The Rev. Frank
Create in Me a Clean
Scott told Lincoln of Stanton’s refusal, and the President replied, “Then you probably ought not to go down the river. Mr. Stanton knows all about the necessities of the hour, he knows what rules are necessary, and rules are made to be enforced. It would be wrong of me to override his rules and decisions of this kind; it might work disaster to important movement. And then, you ought to remember that I have other duties to attend to—heaven knows, enough for one man—and I can give no thought to questions of this kind. Why do you come to appeal to my humanity? Don’t you know that we are in the midst of war? That suffering and death press upon all of us? That works of humanity and affection, which we would cheerfully perform in days of peace, are all trampled upon and outlawed by war? That there is no room left for them? There is but one duty now—to fight!…Every family in the land is crushed with sorrow; but they must not each come to me for help. I have all the burdens I can carry. Go to the War Department. Your business belongs there. If they cannot help you, then bear your burden, as we all must, until this war is over. Everything must yield to the paramount duty of finishing this war.”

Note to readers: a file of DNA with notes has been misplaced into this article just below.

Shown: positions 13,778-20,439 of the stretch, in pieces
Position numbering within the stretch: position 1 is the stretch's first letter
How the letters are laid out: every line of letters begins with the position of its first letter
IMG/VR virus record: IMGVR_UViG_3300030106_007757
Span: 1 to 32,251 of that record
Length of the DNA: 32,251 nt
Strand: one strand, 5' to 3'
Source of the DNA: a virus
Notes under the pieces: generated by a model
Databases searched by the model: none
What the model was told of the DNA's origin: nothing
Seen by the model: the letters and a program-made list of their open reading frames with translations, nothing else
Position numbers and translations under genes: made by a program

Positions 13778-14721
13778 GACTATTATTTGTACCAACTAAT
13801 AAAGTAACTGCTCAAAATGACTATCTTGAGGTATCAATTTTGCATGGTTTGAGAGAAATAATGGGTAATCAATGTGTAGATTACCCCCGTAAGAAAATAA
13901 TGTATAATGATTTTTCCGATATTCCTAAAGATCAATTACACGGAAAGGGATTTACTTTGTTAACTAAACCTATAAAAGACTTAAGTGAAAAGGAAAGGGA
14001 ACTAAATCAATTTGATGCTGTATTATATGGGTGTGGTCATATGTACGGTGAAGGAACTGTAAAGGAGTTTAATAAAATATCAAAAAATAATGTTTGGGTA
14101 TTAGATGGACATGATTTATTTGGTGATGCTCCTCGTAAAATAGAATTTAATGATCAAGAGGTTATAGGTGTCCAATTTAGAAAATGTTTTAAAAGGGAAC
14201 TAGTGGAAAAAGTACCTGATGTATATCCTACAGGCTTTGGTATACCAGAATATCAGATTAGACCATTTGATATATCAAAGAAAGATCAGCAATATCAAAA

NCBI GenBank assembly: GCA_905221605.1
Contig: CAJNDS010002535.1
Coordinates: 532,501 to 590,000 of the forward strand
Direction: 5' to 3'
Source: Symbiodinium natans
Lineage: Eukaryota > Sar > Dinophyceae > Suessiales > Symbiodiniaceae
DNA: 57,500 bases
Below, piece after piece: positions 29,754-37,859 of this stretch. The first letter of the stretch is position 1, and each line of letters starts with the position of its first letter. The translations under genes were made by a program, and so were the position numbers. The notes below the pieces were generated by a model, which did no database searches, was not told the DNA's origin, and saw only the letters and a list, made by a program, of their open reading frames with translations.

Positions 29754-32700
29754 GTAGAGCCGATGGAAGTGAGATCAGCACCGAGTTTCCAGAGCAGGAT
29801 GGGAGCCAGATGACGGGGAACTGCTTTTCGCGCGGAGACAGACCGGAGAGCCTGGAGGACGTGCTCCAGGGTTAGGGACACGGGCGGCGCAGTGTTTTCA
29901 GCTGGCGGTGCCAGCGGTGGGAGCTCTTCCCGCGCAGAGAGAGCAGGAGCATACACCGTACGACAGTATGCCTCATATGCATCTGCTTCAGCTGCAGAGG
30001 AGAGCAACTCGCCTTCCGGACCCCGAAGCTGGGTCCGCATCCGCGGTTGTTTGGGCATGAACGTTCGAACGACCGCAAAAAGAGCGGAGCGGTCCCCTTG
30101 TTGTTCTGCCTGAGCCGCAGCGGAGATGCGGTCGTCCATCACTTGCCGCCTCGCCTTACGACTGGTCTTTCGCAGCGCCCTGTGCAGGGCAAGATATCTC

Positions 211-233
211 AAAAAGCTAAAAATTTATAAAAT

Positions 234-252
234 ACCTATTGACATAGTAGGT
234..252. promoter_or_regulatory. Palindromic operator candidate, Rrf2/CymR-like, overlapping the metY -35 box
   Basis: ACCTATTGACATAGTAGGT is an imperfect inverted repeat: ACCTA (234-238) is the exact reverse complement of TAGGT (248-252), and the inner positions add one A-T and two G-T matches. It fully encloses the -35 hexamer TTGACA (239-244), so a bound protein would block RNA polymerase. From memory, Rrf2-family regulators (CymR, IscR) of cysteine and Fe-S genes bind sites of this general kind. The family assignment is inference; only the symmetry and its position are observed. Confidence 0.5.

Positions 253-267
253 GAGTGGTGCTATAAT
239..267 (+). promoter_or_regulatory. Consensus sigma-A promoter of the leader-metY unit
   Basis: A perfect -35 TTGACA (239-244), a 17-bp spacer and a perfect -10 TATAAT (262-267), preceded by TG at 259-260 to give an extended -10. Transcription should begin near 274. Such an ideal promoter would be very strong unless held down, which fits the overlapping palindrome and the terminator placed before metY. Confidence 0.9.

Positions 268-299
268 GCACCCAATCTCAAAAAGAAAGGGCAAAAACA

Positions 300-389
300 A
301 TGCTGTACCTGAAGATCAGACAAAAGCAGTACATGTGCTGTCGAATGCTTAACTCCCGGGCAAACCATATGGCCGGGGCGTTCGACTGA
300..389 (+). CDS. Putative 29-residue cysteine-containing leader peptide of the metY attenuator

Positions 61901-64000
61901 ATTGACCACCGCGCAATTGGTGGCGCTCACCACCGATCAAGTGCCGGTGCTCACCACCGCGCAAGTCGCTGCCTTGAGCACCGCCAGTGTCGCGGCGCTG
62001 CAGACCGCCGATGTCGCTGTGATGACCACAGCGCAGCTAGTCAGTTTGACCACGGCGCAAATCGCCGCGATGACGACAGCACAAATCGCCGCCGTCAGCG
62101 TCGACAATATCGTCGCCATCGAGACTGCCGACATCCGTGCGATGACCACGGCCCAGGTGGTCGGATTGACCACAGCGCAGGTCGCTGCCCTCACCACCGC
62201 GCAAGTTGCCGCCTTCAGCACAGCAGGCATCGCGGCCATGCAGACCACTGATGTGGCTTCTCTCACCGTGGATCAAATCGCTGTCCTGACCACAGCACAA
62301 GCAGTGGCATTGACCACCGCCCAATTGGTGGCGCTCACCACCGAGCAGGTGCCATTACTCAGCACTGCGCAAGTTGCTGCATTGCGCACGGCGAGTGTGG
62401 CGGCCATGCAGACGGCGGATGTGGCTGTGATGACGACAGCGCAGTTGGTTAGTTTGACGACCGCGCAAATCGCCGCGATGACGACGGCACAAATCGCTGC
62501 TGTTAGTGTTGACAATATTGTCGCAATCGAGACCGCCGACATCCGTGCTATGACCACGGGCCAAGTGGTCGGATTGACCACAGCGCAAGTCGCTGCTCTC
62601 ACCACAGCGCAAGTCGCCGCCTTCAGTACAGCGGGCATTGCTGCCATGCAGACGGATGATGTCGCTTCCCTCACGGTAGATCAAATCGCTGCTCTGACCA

Colonel Scott returned to his barrack, brooding. Early the next morning he heard a rap at the door. He opened it and there stood the President. He took Scott’s hands, held them, and broke out: “My dear Colonel, I was abrute last night. I have no excuse to offer. I was weary to the last extent, but I had no right to treat a man with rudeness who has offered his life for his country, much more a man in great affliction. I have had a regretful night, and come now to beg your forgiveness.” He said he had arranged with Stanton for Scott to go to his wife’s burial. In his own carriage the commander-in-chief took the colonel to the steamer wharf on the Potomac and wished him Godspeed.
Greatness comes not from perfection, but from the ability to admit that you are wrong and to change. All of us make mistakes. All of us take the wrong paths at times. Getting it wrong is what we humans do best. One writer had this to say on history, “Any good history book is mainly just a long list of mistakes, complete with names and dates. It’s very embarrassing.”
The Bible is no exception. In it we also find many embarrassing incidents, often involving the hero of the story. King David is a great example of this. David was a great man. The Bible describes him as a man after God’s own heart. David killed Goliath, united a divided Israel and made Jerusalem into a worthy capital. David is responsible for many of the Psalms found in the Bible, including Psalm 51, which we read today.
There is a superscription on many Psalms. It is a note in the text that tells you something about the Psalm you are going to read. Most of these are notes for the musicians as Psalms were songs written to be sung. For Psalm 51, the ancient words above the Psalm said, “For the Director of Music. A Psalm of David. When the Prophet Nathan came to him after David had committed adultery with Bathsheba.” This is one of those embarrassing moments in the life of a man we remember as great. As that story lies behind the Psalm, I think we need a quick refresher on what happened with Bathsheba.